“Courageous” Representative Paul Ryan suggests gutting Medicare while giving the ultra-rich and corporations even bigger tax breaks. This plan is outrageous. However, it’s just a plan. When we look back at the past 30 years, American workers have lost more and more while the rich have gotten richer through social insecurity.
American are sick of this Screw Deal. Roger Bybee from In These Times notes that so many jobs were offshored between 1999-2009 that no new jobs were created. At the same time. 2/3 of the country’s biggest corporations paid no federal income taxes. In his article, Bybee cites polling data to show that all Americans, including a majority of Republicans, think the rich should pay more in taxes. Multinational corporation cut 2.9 million jobs in the U.S. while hiring 2.4 million people outside of the country. I guess that's why conservatives claim big corporations are “job creators” who should not be taxed. Bybee ends his article by talking about the spirit of the Wisconsin protestors: “Workers are increasingly moving from outrage to action.” That’s good. Enough of being screwed.
Writing in In These Times magazine, Roger Bybee explores why working people have turned against Democrats. Unemployment fuels much of the dissatisfaction. But Bybee also indicts a media and money partnership that drives negative ad after negative ad.
While I lean left in my own politics, what we have seen in this election is good for no one of either party. Negative ad followed negative ad. Insult piled on insult. Promises have been made that cannot be kept. Government will be cut on the Federal and State level. Guess what that means? More job cuts. To some degree, I blame voters for not looking at what is best for them. On a larger scale, money rules politics, and politicians pick the votes. It’s a game – and the game is fixed.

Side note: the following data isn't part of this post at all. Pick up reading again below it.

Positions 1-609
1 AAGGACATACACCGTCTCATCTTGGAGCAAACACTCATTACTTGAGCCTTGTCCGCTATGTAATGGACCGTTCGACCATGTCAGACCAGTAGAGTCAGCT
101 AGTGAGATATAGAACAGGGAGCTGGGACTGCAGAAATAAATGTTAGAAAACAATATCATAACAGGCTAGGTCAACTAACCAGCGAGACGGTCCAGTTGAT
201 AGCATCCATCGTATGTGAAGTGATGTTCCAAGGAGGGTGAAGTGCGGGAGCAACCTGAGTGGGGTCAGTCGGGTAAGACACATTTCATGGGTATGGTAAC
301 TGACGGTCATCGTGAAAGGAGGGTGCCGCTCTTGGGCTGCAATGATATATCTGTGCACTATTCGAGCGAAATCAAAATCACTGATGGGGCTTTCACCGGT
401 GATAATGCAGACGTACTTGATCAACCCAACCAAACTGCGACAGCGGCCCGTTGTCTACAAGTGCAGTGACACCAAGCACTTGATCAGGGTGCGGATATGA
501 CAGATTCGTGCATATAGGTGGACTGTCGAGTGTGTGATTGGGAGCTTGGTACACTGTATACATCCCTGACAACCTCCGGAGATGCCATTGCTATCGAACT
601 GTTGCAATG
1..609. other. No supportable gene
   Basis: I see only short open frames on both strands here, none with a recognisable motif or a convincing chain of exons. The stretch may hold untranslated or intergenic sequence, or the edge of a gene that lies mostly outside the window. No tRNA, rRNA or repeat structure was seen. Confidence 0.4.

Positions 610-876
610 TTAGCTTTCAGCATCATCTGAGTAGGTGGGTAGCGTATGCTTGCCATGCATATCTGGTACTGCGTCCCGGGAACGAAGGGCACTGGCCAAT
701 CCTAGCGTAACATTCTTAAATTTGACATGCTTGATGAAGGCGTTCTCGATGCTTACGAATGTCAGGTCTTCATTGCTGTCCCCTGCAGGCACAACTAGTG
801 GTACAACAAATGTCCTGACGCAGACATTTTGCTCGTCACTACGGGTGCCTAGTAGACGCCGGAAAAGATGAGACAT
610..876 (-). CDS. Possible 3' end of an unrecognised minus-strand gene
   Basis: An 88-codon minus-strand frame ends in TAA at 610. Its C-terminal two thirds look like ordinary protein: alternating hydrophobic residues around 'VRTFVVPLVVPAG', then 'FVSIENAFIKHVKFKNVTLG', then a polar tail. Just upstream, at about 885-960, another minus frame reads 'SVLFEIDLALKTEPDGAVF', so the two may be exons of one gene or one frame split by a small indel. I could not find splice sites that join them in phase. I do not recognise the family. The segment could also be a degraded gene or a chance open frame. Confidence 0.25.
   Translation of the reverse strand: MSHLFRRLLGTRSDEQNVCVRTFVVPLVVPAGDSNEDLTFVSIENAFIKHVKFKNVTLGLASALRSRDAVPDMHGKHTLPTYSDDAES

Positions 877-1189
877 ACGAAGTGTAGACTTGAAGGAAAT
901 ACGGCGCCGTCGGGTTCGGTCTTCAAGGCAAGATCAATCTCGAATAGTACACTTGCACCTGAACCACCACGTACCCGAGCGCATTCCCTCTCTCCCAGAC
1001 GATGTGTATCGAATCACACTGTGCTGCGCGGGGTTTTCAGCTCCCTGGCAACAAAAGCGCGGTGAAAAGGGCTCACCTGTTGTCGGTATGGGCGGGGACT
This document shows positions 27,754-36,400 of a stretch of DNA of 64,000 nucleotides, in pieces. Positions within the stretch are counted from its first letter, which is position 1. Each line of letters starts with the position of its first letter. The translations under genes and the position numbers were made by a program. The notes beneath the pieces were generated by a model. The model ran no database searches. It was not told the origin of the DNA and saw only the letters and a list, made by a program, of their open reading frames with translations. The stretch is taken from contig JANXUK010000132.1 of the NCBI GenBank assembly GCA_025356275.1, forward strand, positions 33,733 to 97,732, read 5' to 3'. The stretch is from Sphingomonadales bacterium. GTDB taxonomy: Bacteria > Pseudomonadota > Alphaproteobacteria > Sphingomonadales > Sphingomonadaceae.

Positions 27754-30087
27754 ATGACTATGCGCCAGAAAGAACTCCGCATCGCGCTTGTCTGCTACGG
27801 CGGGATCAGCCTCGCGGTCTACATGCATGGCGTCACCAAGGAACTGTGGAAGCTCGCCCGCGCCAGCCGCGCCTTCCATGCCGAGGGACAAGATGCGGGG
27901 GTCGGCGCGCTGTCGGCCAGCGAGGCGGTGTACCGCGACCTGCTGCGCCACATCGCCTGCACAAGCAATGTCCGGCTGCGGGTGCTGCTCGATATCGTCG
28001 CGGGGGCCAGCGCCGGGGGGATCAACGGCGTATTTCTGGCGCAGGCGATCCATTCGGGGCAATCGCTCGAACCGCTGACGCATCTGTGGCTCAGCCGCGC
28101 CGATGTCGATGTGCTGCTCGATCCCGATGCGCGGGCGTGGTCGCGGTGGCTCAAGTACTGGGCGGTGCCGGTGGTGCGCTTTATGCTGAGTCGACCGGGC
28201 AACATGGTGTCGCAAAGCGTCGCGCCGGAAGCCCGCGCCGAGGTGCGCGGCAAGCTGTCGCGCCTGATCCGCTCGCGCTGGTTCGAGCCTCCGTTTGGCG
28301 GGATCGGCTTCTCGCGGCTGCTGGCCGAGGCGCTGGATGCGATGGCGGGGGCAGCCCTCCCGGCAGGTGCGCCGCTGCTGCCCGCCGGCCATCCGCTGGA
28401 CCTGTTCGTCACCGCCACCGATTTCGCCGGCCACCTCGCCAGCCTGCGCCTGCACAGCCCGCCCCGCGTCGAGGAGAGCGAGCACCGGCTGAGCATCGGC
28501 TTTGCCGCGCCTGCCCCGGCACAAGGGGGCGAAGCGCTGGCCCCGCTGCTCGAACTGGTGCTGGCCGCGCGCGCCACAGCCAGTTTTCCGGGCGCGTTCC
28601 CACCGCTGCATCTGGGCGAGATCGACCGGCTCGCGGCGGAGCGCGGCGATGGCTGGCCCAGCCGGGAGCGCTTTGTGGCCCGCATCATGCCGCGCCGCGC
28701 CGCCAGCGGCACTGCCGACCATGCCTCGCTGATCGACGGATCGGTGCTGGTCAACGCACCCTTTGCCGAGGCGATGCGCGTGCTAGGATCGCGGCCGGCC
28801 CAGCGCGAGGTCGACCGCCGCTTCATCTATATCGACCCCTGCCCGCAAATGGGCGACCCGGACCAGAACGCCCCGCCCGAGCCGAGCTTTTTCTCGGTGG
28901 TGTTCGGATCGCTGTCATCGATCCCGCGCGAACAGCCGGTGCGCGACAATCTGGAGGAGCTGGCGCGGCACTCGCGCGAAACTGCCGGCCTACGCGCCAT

All hail the top 5%. They rule. We work for their future, not ours.
Roger Bybee, writing in In These Times magazine, explores the root causes holding back students in many public school systems. Conservatives, their media allies, and – at times – President Obama and Arne Duncan blame poor teachers. Bybee looks at poor students and their families and considers the social and economic factors that affect learning, which all start with poverty, not bad teachers. This article is a fine antidote to much of what is accepted as conventional wisdom about public education.
Are there bad teachers? Yes. Are their back school administratiors, business excutives, and political leaders? Yes. Let's look at people who have more power to influence change.